When, at its last session in February, General Synod voted by 348 votes to 1 for further exploration of the TEA proposal (‘transferred episcopal arrangements’) it was generally assumed that this would be to make it work more fully. When a member of the Guildford Group that had devised this proposal, the Bishop of Willesden, presented it as ‘a solution that only goes half way’ it was generally assumed the task was then to take it the rest of the way.
The TEA proposal should be strengthened, it seemed to be agreed, so that it could do the job it was given to do, namely enable the Church of England to ordain women bishops without having to throw out those faithful members of its church, to whom it had promised a full and honoured place not fifteen years earlier.
General Synod voted decisively to take TEA seriously. It was of course a difficult decision, for it is never easy to be both innovative and traditional at the same time, but this was the comprehensiveness of the Church of England to which so many aspired.
The purpose of Strong TEA was to ensure that women bishops would not have to be relegated to second class, possibly even provisional status within a shared episcopacy with those who in conscience denied their ordination; and also to allow those obedient to the historical understanding of the sacred ministry to remain, as promised, within the church of their birth.
It is therefore perplexing, and worrying, that this positive atmosphere of a shared and constructive search for a workable solution seems to have dissipated as we approach the next meeting of the House of Bishops a month before the next session of General Synod. Why is all the talk now of Weak TEA?
We are not the only ones to have sensed this new loss of confidence. The two leading liberal campaigning groups, Affirming Catholicism and Watch, have joined forces to lay down what they call ‘a list of key, non-negotiable principles for moving forward on women bishops.’ What is this ‘non-negotiable’ flung at a Synod that had eschewed negotiation for discernment?
That Affirming Catholicism (of all the church groups) should be so dismissive of what Archbishop Rowan Williams said in his concluding remarks after the February debate is actually rather shocking. That the two groups should claim to speak for ‘nearly half the members of the Church of England’s General Synod’ and so categorically reject what Synod voted upon only three months ago is, surely, nothing less than calculated bullying.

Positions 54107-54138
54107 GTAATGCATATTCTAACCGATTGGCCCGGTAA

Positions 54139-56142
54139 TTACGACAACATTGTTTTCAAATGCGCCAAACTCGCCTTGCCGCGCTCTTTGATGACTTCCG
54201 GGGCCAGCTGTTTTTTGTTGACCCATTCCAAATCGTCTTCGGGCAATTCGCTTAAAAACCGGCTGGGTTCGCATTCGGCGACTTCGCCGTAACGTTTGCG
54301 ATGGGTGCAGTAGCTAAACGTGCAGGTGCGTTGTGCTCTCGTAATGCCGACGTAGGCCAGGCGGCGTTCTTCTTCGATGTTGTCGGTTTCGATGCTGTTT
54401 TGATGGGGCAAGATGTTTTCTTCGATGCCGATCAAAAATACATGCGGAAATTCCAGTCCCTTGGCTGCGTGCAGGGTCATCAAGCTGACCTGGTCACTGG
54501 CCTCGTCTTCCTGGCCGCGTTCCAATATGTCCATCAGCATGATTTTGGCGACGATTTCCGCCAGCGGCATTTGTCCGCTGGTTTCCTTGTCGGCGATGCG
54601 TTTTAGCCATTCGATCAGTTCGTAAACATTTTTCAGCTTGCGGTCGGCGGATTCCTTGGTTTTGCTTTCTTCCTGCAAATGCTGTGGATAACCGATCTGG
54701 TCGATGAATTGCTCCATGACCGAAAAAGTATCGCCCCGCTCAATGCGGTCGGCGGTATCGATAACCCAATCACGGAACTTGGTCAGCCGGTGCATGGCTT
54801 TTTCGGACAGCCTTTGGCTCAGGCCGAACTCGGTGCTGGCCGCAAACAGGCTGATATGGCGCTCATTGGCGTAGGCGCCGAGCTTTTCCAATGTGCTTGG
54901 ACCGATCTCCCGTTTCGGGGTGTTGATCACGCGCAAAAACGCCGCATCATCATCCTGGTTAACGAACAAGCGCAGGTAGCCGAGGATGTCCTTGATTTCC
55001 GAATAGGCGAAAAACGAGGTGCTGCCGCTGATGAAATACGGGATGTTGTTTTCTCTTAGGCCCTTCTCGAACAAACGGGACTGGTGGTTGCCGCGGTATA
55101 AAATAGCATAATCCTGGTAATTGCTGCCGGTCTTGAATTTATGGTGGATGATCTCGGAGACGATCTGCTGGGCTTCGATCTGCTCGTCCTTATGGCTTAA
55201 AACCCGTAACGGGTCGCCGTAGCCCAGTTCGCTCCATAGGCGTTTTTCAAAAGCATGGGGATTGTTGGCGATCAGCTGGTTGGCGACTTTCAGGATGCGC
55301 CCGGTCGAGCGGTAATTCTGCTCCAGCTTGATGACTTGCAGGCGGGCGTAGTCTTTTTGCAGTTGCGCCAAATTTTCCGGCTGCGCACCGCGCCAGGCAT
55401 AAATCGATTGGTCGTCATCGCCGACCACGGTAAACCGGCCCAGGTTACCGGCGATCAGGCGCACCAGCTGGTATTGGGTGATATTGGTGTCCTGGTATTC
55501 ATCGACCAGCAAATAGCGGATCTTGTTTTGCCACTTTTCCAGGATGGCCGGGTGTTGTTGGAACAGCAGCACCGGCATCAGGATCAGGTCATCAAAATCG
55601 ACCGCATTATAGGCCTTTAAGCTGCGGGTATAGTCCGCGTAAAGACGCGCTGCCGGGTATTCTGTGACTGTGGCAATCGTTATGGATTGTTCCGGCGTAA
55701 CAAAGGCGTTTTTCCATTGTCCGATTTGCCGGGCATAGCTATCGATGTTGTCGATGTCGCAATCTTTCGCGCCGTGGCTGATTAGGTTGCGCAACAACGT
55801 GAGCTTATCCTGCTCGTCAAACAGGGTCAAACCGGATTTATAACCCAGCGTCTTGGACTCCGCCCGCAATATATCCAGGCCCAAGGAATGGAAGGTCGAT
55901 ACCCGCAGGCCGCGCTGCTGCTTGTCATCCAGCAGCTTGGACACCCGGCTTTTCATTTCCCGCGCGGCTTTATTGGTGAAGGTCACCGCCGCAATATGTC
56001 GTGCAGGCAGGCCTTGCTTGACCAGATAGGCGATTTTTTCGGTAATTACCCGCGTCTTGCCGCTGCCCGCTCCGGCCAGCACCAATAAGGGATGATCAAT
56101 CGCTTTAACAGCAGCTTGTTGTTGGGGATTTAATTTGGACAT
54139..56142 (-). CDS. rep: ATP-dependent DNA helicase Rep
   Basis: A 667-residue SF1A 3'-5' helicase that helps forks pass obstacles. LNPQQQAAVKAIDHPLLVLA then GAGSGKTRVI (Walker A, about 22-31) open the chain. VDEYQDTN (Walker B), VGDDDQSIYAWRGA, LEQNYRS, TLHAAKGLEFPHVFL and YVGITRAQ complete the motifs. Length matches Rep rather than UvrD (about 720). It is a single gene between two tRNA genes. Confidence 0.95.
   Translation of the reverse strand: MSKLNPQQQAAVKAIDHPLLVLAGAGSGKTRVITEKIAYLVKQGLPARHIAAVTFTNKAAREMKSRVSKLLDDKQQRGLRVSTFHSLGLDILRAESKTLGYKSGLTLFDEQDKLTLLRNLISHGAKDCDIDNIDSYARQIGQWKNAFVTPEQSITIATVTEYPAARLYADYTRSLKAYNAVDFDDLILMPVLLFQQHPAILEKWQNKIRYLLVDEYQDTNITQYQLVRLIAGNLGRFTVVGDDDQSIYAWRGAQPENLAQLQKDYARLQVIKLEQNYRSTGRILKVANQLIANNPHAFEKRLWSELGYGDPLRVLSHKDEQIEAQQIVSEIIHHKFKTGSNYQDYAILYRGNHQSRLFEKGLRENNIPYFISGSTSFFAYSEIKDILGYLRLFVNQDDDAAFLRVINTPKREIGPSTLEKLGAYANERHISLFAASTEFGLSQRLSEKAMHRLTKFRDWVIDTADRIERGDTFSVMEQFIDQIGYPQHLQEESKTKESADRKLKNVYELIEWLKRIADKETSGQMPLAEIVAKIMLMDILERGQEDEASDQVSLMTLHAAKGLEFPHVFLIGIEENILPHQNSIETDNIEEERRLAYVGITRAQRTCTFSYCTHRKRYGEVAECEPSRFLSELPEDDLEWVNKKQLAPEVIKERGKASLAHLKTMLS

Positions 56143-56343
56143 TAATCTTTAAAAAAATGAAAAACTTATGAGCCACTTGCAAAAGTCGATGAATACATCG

Does this really mean that every single one of their members who voted in February has now had a change of mind and wishes to subvert the will of Synod, by returning without further debate to what had been voted out, namely a single clause measure? This has a nasty smell about it. It does not read like a mass conversion so much as a deliberate attempt to apply pressure and to overturn what was discussed and voted upon in the chamber.
If discernment is to be replaced by a simple power struggle, it is the whole of the Church of England that will suffer, not merely the traditionalist minority. If ‘nearly half the members’ of Synod (does this include bishops?) really have taken this extreme and aggressive position, then can we ask that they remove the fig leaf? If they wish to be brutal in pursuit of their goal, could they at least not hide behind the pretence of a Code of Practice?
A Code of Practice is utterly irrelevant to those members of the Church of England, who in obedience to their understanding of Scripture and the tradition of the Church could not accept the ministry or jurisdiction of a woman bishop. For such members of our parishes, whether lay or ordained, a Code of Practice can offer nothing whatsoever. A Code of Practice cannot answer the problems that would emerge concerning jurisdiction and sacramental assurance: with the best will in the world, that is not something a code, even one enshrined in law, can do.
If we ask for bread, give us nothing if you are so minded, but do not give us a stone and believe that you give us bread. God is not honoured by a power struggle in his Church, but even less so by one that hides behind pretence.
However, let us not be unduly pessimistic. It is not necessary for discernment to be replaced by a mere power struggle. None of this is inevitable. It is true that the House of Bishops will have to show a high degree of common commitment in order to strengthen TEA to the point where it can work. We certainly pray for them, and urge all others in the church to pray for them as well.
Wise counsel can still prevail. Witness the words of the Archdeacon of Berkshire writing below: even justice that most strident of modern virtues can be subject to the Spirit of truth.
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